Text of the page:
The ongoing impacts of colonisation complicates healthy diets and relationships to food for First Nations people in semi-regional areas, a new study has found.

The Sax Institute study tapped into local Aboriginal medical services in Western Sydney and Wagga Wagga, where it found food security concerns were not just an issue in remote Aboriginal communities.

“Often people when they think of food insecurity, maybe they think of the more extreme food insecurity where people are starving,” said Wotjobaluk woman and lead author of the  study Simone Sherriff.

Ms Sherriff said fast food was often favoured over healthy option, which caused a direct link between financial disadvantage and weight gain, obesity and chronic disease.

“A family spoke about how they’ve got so much going on in their lives and stress and things sometimes you just need to make sure the kids are fed,” she said.

“That’s going down to the corner shop and getting $5 of hot chips.

“People described it as this mindset of clogging the kids up like feed them lots of white bread and potatoes and things like that to make sure they’re full.”

Ms Sherriff heard stories of taxis avoiding certain areas and difficulties with public transport limiting options when there was no family car.

She said those accessing food relief services at times felt targeted for taking too much when trying to provide for extended family.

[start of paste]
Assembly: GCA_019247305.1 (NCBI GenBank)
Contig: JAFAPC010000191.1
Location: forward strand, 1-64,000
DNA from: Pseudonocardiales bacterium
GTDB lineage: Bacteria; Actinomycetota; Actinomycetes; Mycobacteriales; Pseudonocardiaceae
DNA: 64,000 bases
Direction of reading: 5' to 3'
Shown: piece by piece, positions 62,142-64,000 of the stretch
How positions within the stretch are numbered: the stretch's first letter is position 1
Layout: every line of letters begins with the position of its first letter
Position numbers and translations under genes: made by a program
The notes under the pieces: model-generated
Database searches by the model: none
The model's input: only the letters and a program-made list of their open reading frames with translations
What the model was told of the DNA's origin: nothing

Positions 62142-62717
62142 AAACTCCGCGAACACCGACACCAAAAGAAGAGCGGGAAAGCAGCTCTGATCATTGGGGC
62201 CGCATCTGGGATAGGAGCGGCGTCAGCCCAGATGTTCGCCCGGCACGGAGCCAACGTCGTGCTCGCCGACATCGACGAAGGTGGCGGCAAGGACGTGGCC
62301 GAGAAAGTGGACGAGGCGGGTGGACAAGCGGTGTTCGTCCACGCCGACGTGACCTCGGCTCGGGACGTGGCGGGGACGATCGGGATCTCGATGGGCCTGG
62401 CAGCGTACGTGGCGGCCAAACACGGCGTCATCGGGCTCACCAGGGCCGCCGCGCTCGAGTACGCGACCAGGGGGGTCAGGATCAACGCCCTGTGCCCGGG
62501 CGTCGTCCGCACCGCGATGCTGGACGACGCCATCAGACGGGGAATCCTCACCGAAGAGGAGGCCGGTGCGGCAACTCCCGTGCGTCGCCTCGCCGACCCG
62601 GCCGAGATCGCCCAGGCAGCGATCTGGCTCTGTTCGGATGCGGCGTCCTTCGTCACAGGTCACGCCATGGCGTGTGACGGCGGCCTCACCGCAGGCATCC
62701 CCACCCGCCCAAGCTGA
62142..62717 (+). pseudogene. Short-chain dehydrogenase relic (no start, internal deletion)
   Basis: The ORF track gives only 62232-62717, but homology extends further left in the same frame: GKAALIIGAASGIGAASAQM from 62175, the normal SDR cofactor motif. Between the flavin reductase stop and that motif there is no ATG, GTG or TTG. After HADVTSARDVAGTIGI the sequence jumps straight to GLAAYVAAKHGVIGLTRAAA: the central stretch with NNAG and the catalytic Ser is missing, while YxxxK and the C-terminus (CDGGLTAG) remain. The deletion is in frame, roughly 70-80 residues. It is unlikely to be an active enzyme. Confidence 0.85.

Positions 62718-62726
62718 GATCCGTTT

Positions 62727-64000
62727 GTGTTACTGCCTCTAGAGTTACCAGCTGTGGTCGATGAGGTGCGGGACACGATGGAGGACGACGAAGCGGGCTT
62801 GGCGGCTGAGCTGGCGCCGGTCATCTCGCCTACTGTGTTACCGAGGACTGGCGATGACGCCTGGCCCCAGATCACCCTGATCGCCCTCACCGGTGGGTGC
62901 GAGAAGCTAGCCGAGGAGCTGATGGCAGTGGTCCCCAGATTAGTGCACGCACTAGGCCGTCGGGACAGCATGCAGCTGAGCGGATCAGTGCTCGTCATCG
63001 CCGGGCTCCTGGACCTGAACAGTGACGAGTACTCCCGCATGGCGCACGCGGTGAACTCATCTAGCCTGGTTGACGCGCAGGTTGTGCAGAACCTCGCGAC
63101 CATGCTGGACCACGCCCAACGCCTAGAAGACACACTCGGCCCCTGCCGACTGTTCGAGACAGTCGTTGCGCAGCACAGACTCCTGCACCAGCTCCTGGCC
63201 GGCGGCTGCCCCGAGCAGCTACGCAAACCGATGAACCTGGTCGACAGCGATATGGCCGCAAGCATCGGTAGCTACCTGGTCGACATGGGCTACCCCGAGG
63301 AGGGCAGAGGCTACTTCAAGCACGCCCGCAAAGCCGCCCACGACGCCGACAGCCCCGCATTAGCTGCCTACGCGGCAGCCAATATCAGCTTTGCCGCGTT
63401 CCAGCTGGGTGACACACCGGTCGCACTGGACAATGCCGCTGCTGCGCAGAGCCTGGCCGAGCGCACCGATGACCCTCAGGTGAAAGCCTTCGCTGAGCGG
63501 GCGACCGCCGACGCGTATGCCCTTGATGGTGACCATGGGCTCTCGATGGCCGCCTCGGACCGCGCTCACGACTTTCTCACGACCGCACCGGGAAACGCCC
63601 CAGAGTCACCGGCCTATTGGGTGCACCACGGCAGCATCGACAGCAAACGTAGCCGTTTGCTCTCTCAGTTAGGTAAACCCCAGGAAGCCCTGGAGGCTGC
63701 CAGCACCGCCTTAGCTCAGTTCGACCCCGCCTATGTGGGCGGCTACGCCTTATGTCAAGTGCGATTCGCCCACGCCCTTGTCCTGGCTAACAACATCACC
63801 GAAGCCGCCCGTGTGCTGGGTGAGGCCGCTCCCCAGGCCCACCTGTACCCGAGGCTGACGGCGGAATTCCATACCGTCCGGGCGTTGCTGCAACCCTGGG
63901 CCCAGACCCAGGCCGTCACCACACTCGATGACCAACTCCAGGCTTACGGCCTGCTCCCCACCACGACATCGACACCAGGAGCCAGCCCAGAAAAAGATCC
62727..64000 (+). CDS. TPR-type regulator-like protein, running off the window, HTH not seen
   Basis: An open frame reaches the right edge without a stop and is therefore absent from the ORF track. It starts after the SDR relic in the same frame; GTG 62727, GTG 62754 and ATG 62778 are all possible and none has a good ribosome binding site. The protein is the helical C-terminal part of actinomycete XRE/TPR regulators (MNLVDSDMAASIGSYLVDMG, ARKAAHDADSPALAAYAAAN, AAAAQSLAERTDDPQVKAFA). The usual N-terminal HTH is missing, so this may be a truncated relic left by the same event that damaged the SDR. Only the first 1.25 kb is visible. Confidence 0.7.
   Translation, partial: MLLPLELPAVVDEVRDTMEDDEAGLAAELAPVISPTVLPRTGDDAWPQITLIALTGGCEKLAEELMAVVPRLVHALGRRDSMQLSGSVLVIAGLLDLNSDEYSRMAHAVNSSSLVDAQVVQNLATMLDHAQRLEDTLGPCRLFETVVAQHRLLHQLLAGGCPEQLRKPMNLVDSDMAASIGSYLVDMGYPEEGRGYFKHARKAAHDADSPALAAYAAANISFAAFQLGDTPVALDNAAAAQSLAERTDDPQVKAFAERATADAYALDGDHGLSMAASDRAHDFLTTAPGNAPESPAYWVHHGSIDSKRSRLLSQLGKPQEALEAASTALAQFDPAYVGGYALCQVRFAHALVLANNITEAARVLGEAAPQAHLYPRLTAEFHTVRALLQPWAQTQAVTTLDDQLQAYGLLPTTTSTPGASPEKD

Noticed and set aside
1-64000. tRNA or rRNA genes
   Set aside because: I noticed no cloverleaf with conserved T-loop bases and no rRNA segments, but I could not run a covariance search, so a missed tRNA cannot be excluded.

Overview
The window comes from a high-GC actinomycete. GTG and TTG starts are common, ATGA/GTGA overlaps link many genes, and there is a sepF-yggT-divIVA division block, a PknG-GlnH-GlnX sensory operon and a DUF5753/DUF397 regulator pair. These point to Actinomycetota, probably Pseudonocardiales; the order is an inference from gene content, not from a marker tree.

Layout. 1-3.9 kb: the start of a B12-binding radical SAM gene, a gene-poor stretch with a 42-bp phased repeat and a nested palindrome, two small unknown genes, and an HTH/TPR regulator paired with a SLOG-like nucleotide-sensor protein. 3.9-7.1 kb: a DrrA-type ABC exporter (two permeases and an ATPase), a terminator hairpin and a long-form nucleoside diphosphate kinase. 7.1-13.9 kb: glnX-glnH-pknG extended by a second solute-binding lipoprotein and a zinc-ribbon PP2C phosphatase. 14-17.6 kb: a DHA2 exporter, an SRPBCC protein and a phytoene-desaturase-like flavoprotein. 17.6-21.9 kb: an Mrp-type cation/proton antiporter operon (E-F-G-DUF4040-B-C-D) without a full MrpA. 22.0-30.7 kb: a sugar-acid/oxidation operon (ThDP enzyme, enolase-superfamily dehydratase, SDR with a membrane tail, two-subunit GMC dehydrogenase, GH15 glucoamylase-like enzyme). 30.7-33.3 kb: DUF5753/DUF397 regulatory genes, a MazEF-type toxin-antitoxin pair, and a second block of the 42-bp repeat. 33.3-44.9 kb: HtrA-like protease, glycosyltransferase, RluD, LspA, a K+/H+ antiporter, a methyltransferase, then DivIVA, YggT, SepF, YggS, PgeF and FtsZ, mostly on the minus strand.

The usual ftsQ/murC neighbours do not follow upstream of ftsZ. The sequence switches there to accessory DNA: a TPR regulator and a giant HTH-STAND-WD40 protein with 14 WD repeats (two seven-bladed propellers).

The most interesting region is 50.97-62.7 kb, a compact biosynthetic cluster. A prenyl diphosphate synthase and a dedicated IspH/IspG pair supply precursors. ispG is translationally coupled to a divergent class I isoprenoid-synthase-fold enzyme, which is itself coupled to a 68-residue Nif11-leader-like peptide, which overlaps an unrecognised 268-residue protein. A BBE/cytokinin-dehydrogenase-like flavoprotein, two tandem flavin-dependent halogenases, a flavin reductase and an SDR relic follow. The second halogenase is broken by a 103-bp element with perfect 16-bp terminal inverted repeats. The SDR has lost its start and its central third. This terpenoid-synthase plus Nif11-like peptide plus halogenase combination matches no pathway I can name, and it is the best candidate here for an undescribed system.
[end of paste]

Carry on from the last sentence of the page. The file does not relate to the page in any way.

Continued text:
Some were also deterred by the lasting impact of the Stolen Generations.

“People are really afraid to go and tell a white organisation I’ve run out of food, I can’t afford to feed my family, can you help me,” Ms Sherriff said.

“(They are) just so fearful to tell people because they’re worried their kids will be taken.”

Communities have felt initiatives encouraging nutritional food practices to be a forced colonisation measure stripping them of a familiar diet, the study found.

Devon, hot chips and the exclusive use of processed white flour sit among the list of adopted ‘Aboriginal foods’ to members of the community resistant to change.

“The Elders… were saying that people have become really protective over these,” Ms Sherriff said.

“They thought they were taking away their culture and their practices by saying they got to be like those white fellas and eat this good way.”

Following the research Ms Sherriff said Aboriginal led initiatives were the most likely to be effective method.